Kautilya Compiles a Treatise on Practical Statecraft (Great Events from History: The Ancient World, Prehistory-476)
Article abstract: Kautilya’s Treatise on the Good is the most famous treatise on statecraft and administration belonging to the Arthaśāstra (science of government) school of thought.
Summary of Event
Kautilya (the politician), also known as Visugupta (the astronomer) and Cānakya (the moralist), was a peripatetic pundit from Taxila in the northwestern border of India (now a part of Pakistan). According to Jain tradition, Kautilya was born in Chanaka, a village in the Golla district of Taxila, son of a poor Brahman called Chani and his wife, Chaneshwari. After his wife suffered the humiliation of being poor at her wedding, Kautilya determined to become wealthy. He studied metallurgy to learn how to mint coins. Then he traveled to Pataliputra, capital city of the prosperous and powerful kingdom of Magadha, to serve King Dhanananda, who was reputed to be wealthy and haughty but generous to Brahmans. At the Nanda court, Kautilya prospered for a time, becoming the head of the royal alms office. He lost his job when he fell out of royal favor because of his unattractive looks and insolent manners. He thereupon vowed to put an end to the Nanda rule and began his wanderings as an Ājīvika ascetic in search of ways and means to realize his objective.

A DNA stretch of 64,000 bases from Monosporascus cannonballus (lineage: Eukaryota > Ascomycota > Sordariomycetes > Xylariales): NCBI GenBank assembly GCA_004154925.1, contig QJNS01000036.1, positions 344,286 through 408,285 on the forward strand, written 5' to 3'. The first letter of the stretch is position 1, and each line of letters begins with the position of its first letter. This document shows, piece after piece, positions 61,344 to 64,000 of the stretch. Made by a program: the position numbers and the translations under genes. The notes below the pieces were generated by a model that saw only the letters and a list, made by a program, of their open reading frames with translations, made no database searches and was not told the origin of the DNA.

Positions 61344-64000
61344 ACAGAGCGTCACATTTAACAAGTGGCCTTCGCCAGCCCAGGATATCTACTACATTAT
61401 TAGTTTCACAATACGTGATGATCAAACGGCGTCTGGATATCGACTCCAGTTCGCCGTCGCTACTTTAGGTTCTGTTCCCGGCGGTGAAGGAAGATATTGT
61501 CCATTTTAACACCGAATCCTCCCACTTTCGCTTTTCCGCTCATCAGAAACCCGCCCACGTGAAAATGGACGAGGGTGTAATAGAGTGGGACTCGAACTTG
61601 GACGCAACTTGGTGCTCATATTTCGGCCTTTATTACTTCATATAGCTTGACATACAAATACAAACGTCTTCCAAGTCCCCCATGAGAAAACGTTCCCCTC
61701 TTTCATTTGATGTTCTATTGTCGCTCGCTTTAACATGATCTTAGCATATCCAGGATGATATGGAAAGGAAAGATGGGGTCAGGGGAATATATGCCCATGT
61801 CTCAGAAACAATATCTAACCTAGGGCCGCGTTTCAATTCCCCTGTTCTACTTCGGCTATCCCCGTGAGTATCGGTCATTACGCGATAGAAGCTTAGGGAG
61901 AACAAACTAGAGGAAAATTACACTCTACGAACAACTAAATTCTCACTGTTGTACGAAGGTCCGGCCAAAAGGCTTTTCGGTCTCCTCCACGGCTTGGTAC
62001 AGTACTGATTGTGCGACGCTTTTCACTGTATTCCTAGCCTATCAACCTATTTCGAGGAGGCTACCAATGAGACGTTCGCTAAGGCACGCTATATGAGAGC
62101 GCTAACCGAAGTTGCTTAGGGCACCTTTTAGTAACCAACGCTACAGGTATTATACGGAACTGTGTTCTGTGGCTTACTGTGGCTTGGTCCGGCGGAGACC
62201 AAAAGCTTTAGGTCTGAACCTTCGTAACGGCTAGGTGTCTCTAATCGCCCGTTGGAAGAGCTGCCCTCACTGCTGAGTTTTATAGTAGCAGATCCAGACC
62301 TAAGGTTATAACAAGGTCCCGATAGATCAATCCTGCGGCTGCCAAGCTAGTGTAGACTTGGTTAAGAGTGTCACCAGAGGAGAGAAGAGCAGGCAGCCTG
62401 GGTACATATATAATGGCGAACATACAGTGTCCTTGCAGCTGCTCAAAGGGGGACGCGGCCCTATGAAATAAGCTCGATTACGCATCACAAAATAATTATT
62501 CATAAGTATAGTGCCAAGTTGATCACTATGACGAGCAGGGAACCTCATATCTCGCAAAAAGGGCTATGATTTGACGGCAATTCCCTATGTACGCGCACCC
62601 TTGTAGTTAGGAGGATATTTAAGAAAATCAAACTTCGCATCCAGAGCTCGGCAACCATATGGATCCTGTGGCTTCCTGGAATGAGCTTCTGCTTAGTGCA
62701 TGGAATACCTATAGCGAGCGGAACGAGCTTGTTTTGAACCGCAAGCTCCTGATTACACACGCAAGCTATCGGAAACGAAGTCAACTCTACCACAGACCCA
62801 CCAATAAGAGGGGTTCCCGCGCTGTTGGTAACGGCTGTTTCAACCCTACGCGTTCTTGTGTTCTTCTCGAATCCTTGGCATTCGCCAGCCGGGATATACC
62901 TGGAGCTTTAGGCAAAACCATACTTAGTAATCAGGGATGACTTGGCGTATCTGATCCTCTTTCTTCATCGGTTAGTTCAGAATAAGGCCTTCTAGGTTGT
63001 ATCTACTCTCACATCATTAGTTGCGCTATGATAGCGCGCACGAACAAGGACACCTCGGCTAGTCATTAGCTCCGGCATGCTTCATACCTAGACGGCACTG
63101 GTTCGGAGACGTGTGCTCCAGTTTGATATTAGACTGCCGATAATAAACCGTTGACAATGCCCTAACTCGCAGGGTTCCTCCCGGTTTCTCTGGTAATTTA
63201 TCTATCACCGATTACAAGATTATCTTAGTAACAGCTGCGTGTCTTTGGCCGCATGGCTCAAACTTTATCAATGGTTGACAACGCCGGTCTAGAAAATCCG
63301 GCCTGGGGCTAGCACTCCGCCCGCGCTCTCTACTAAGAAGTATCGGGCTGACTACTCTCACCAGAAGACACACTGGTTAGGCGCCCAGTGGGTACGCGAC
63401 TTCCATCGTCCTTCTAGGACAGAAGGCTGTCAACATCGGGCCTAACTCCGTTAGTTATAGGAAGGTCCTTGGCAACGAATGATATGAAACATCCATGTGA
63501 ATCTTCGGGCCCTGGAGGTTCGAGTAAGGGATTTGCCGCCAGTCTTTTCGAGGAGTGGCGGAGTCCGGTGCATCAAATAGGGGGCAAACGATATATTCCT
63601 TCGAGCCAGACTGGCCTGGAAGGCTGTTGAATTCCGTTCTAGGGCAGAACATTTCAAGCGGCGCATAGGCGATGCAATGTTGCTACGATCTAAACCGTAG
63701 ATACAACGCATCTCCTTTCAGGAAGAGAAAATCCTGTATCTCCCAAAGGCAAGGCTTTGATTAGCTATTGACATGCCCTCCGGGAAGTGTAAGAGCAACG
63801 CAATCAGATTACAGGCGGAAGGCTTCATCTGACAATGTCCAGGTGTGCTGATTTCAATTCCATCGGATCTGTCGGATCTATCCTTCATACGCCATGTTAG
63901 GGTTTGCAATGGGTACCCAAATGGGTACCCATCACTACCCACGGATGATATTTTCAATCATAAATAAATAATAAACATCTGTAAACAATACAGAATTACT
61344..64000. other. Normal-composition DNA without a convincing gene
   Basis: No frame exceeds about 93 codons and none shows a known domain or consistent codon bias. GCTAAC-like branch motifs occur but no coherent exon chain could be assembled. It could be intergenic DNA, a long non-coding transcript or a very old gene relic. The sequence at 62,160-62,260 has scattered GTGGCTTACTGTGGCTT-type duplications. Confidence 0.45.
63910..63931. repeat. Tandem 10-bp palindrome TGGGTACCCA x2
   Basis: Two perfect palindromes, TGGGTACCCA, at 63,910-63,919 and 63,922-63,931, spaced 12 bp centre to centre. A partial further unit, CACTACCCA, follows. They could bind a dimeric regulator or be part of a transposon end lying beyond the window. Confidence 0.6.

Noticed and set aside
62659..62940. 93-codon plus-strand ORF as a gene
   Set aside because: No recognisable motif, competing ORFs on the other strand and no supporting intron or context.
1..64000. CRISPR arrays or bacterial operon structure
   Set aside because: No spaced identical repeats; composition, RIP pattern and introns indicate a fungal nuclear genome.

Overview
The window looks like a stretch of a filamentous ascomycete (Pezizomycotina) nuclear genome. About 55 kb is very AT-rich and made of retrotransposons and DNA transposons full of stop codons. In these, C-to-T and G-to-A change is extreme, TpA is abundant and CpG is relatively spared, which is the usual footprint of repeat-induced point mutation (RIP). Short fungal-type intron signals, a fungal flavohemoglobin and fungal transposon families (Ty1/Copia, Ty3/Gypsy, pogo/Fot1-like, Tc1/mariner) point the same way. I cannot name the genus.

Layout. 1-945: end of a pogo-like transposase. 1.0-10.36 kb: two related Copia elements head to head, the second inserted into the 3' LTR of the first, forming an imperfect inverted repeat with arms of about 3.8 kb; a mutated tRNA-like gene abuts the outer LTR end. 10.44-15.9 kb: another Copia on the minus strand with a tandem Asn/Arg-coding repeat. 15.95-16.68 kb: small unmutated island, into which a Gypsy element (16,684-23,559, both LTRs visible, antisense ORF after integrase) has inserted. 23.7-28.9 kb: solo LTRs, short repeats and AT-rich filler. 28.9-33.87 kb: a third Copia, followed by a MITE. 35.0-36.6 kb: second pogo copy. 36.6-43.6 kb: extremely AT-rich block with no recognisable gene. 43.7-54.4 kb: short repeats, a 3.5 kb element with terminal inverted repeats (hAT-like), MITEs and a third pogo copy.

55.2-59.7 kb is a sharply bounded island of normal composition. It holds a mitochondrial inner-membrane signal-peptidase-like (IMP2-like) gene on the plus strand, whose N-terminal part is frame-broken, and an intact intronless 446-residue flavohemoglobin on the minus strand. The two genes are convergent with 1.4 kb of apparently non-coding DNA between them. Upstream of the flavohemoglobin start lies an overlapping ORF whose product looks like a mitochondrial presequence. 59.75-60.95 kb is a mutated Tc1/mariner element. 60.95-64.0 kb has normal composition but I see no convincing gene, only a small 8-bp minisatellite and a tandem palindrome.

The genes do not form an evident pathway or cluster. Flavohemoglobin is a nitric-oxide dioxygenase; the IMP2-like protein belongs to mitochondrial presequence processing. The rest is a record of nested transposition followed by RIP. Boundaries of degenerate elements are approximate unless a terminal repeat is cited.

During his sojourn, Kautilya chanced on a boy named Chandragupta of striking personality and disposition in a Magadhan village, bought him from his foster parents,...
(The entire section is 1665 words.)
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